Posts Tagged ‘pacifier’

Learn how to put your baby to bed safely

Monday, October 23rd, 2017

Did you know SIDS is the leading cause of death in infants between 1 month and 1 year of age? SIDS stands for sudden infant death syndrome, but can also be called crib death. SIDS is the unexplained death of a baby younger than 1 year old and can happen without warning to a baby who seems healthy.

While we don’t know what causes SIDS, we do know that some things increase the risk of SIDS.

SIDS is more likely in a baby who:

  • Sleeps on his tummy or on his side.
  • Sleeps on pillows, soft surfaces or soft bedding.
  • Wears too many clothes to sleep or sleeps in a room that is too hot. These things can cause your baby to overheat.
  • Shares a bed with you. This is called bed-sharing. It’s when you and your baby sleep together in the same bed. Half of all babies who die of SIDS are babies who share a bed, sofa or sofa chair with another person. The American Academy of Pediatrics (also called AAP) recommends that you and your baby sleep in the same room, but not in the same bed, for the first year of your baby’s life or at least for the first 6 months.
  • Is swaddled for sleep and rolls over on his tummy. Swaddling is when you snuggly wrap a thin blanket around your baby so that it covers most of his body below the neck. It’s safe to swaddle your baby until he can roll over.  When he can roll over, stop swaddling.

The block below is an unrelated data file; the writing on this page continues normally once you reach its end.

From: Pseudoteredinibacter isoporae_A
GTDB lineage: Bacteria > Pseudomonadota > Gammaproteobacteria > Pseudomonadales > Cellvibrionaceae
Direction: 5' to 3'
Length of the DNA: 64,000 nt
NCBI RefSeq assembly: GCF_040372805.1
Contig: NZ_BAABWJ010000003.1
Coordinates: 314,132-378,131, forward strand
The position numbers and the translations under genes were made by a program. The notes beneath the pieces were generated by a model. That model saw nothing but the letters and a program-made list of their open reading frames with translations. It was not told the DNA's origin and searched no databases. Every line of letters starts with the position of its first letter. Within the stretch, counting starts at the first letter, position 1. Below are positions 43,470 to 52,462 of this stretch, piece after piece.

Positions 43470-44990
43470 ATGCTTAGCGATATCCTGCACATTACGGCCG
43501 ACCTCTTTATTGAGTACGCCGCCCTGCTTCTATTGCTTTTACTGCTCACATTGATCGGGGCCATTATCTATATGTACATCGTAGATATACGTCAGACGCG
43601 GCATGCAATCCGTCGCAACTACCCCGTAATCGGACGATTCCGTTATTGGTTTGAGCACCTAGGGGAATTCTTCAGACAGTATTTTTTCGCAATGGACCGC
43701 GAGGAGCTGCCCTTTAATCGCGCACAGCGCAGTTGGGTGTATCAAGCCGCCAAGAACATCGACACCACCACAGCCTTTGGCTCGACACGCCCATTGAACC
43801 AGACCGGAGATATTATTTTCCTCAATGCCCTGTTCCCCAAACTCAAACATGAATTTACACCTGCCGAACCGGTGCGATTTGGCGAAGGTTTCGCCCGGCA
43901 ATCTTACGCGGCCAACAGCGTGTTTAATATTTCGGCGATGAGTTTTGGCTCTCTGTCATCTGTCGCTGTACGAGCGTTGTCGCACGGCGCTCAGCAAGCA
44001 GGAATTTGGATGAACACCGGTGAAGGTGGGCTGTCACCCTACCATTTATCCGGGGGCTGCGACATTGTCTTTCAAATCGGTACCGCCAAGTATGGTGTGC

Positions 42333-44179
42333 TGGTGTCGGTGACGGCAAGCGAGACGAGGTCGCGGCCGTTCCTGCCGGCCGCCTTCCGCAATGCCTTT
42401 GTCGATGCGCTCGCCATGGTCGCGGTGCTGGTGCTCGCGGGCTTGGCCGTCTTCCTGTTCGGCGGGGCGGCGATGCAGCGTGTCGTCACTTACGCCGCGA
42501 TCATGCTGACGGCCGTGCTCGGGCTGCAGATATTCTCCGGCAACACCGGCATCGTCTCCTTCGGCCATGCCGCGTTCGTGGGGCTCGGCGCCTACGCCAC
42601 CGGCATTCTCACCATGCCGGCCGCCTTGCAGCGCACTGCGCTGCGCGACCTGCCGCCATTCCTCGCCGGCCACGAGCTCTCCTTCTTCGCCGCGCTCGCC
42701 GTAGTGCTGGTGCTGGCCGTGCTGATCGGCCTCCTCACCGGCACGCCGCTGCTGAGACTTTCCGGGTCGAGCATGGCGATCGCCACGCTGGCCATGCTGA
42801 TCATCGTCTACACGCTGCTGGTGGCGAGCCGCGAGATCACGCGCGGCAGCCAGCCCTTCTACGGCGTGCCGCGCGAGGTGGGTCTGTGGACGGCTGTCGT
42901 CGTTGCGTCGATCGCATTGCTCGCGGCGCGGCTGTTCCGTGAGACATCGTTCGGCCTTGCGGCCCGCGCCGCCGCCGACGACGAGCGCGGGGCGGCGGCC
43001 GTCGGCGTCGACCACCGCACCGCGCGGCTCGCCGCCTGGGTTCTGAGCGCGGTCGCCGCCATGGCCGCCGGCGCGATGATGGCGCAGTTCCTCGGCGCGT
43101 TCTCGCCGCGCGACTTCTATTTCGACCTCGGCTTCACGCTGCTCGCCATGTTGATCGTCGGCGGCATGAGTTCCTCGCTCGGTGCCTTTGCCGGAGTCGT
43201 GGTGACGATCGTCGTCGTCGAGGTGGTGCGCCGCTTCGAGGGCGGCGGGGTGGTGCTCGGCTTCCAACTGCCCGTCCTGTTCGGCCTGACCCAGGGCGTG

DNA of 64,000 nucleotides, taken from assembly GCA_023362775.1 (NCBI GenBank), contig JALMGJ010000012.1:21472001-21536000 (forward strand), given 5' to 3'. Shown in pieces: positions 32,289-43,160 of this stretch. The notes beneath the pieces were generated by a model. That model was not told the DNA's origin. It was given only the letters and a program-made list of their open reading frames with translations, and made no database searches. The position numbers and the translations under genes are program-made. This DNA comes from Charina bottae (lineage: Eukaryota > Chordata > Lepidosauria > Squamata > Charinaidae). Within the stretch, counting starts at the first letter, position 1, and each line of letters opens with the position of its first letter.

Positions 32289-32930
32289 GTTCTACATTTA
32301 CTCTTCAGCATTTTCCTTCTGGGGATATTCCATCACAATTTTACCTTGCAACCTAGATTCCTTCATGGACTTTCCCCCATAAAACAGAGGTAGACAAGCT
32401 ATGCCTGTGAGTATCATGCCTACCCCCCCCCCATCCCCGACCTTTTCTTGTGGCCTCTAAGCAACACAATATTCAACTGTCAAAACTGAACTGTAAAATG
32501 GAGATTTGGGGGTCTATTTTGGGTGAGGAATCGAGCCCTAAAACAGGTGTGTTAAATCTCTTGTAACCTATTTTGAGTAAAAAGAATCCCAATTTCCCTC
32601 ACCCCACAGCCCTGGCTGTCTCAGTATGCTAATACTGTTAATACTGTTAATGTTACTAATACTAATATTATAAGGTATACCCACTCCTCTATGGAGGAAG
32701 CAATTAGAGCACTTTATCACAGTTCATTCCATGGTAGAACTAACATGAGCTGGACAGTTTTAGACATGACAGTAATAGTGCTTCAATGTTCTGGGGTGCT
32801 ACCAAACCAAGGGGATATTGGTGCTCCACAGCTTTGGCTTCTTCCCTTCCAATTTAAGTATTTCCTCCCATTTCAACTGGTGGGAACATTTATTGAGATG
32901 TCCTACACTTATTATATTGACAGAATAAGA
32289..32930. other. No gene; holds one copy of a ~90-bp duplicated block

• Has parents who smoke, drink alcohol or use street drugs. 

How can you put your baby to sleep safely?

  • Put your baby to sleep on his back every time until he’s 1 year old.
  • Your baby should sleep on a flat, firm surface, like a crib mattress covered with a tightly fitted sheet. Use only the mattress made for your baby’s crib.
  • Dress your baby in light sleep clothes. Remove any strings or ties from his pajamas and don’t cover his head. A blanket sleeper can help keep your baby warm without covering his head or face.
  • Put your baby to bed in his own crib or bassinet. Don’t bed-share.

What products can help lower a baby’s risk?

Giving your baby a pacifier for naps and at bedtime may help prevent SIDS. But if your baby doesn’t take a pacifier, don’t force it.

There are also products on the market such as special mattresses or wedges that are supposed to reduce a baby’s risk of SIDS. The AAP says not to use these products – there is no evidence they help prevent SIDS. For the same reason the AAP also advises against using home cardiorespiratory monitors as a way to reduce SIDS.

In honor of SIDS awareness month, take a minute to learn more about safe sleep for your baby.

Pacifier clips recalled

Thursday, January 30th, 2014

playtex-pacifier-recallIf you have a little one using a pacifier, you may want to listen up. Playtex is recalling over 1 million of their pacifier holder clips – these are clips that you attach to a pacifier and then clip on to something, like your baby’s clothes. The pacifier holder clips are being recalled because they crack and a small part can break off, creating a choking hazard to small children.